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    Cancer care

    Why are younger adults getting colon cancer?

    Addressing the rising trend of earlier colon cancer diagnoses

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    March marks Colorectal Cancer Awareness Month – it’s a time to shed light on the importance of early detection and prevention of colon cancer. Colorectal cancers affect hundreds of thousands each year, and historically, the prevention focus has been on people 50 years or older. However, recent studies show the rate of colon cancer patients under 50 is growing.

    Jeffrey Owsley, DO, at Intermountain Health’s Lutheran Medical Center, and Yevgeniy Arefiev, MD, a gastroenterologist with St. Vincent Regional Hospital, helped unpack the latest guidelines for colon cancer screening, and gave insight into the rising trend of diagnoses among younger adults.

    “Colonoscopy is the gold standard as it not only detects cancer, but it also prevents cancer in the long run because the screening detects colon polyps, which can develop into cancer over time,” explained Dr. Arefiev. “This year, 153,000 Americans will be diagnosed with colon cancer, and unfortunately, 52,000 Americans will lose their battle to a preventable disease.” 

    Standard colon cancer screening guidelines

    Colon cancer doesn't discriminate based on age, but certain risk factors can increase your chances of developing this disease. According to standard guidelines, individuals aged 45 and older should undergo regular colon cancer screenings.

    “I recommend screening at age 45, or ten years prior to a first degree relative that had a colon cancer diagnosis,” said Dr. Owsley. “Then follow-up depends on what they find at the time of colonoscopy.”

    Understanding your personal risk factors is crucial. Factors such as family history of colon cancer, inflammatory bowel disease, unhealthy diet, obesity, smoking, and sedentary lifestyle can all contribute to an increased risk. Discuss your risk factors with your healthcare provider to determine the best screening plan for you.

    Understanding the rising trend

    Recent trends have shown a concerning rise in diagnoses among younger adults. The American Cancer Society estimated that since 2020, there’s been a 9 percent increase in colon cancer diagnoses in people under 50. Considering that colorectal cancer is the second most common cause of cancer death, these new statistics are a reason for alarm.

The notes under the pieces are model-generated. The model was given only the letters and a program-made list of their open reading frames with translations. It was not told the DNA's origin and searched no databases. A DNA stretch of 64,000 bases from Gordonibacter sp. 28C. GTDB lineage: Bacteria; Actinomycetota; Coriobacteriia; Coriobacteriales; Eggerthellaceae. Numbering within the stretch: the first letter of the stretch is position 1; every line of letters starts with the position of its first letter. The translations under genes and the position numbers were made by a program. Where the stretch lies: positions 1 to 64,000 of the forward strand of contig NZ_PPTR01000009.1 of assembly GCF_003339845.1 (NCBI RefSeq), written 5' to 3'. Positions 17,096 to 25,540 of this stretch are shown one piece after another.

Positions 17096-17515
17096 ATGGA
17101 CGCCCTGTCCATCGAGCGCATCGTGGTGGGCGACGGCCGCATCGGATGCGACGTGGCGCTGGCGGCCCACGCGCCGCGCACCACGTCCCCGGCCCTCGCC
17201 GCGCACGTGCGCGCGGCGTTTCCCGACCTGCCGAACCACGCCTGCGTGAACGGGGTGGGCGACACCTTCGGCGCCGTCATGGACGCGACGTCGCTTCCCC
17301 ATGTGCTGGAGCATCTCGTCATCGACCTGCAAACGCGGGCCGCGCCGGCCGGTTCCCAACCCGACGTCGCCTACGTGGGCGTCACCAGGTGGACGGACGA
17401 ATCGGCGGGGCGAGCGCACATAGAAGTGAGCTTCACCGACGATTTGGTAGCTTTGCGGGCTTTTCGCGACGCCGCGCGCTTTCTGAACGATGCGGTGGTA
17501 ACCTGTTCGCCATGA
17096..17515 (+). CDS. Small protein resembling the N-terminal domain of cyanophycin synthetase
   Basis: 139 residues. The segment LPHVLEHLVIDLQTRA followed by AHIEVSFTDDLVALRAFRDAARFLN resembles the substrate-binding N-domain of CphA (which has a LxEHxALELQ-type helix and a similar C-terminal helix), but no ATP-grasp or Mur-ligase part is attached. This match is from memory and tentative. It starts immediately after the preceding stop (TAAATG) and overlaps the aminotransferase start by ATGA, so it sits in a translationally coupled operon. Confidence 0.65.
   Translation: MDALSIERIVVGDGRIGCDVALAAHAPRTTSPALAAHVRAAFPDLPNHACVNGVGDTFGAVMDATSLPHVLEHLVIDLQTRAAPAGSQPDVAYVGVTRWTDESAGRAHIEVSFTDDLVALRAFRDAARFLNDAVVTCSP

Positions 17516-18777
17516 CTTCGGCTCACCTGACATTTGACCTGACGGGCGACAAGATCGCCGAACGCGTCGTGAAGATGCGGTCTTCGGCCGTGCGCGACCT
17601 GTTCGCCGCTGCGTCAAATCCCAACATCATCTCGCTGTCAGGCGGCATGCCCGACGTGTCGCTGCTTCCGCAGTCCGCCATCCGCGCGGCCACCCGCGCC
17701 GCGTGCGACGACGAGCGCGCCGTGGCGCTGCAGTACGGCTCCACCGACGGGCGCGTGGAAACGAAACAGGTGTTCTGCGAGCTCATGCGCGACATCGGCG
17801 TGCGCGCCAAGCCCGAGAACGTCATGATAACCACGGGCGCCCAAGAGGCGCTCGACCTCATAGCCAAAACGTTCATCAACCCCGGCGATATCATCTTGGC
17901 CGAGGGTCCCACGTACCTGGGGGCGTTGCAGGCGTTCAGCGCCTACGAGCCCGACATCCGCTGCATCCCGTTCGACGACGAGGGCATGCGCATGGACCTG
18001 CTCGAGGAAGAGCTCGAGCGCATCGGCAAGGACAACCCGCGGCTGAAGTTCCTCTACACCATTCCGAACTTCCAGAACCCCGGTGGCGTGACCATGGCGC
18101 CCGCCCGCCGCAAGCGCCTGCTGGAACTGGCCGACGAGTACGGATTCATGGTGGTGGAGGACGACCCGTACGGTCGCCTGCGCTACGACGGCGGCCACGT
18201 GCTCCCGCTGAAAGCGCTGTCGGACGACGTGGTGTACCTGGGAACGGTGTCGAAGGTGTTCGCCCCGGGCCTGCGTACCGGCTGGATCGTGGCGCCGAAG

“It is true that we are seeing colon cancer at a younger age than we have historically, and it’s unclear why that is the case,” said Dr. Owsley. “It likely is multifactorial with environmental exposure, versus dietary, versus sporadic genetic mutations.”

    Not only are more young people getting diagnosed with colon cancer, but their cases tend to be more advanced. One study suggested this is due to people under 50 waiting longer to seek medical attention for their symptoms.

    Dr. Owsley pointed out that younger patients don’t think of screening. “Most patients still think that the recommended age for screening is 50,” he said. “Also, the idea of having a colonoscopy is not appealing to a lot of people, so they will put it off for that reason.”

    This trend underscores the need for increased awareness and early detection efforts. Younger individuals face unique barriers when it comes to colon cancer screenings. These barriers can include a lack of awareness about screening, fear or discomfort associated with the procedure, and challenges in navigating the healthcare system.

    “Younger patients often do not have cancer at the top of mind when things are wrong or they are not feeling well,” said Dr. Owsley. “So, it is not uncommon that they simply won't do screening or evaluation.”

    Importance of early detection

    Early detection is key to effectively treating colon cancer and improving outcomes. When caught early, colon cancer is highly treatable, with a five-year survival rate over 90 percent. Dr. Owsley added that there is a near 20 percent improvement in survival rate when colon cancer is localized, instead of a regional spread.

    “With colon cancer, early detection can be the difference between needing chemotherapy or not, or needing only three months of chemotherapy versus six months,” said Dr. Owsley. “So not only from a survivability standpoint, but also from a quality of life standpoint, the earlier it is caught, the better it is for the patient.”

    Regular screenings can help detect precancerous polyps or early-stage cancer before symptoms develop, allowing for prompt intervention and treatment.

    We wrote last year about colon cancer warning signs, and while it may be tempting to brush it off, getting screened can save your life. Maybe it’s genetic history or an unknown symptom, it’s better to be safe than sorry. And while the colonoscopy is still the gold standard, you can ask your provider about starting with non-invasive stool-based tests.

    For younger adults, it's important to be proactive about your health and advocate for early screening. Don't hesitate to discuss your risk factors and screening options with your healthcare provider. Remember, early detection saves lives.

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    Why are younger adults getting colon cancer?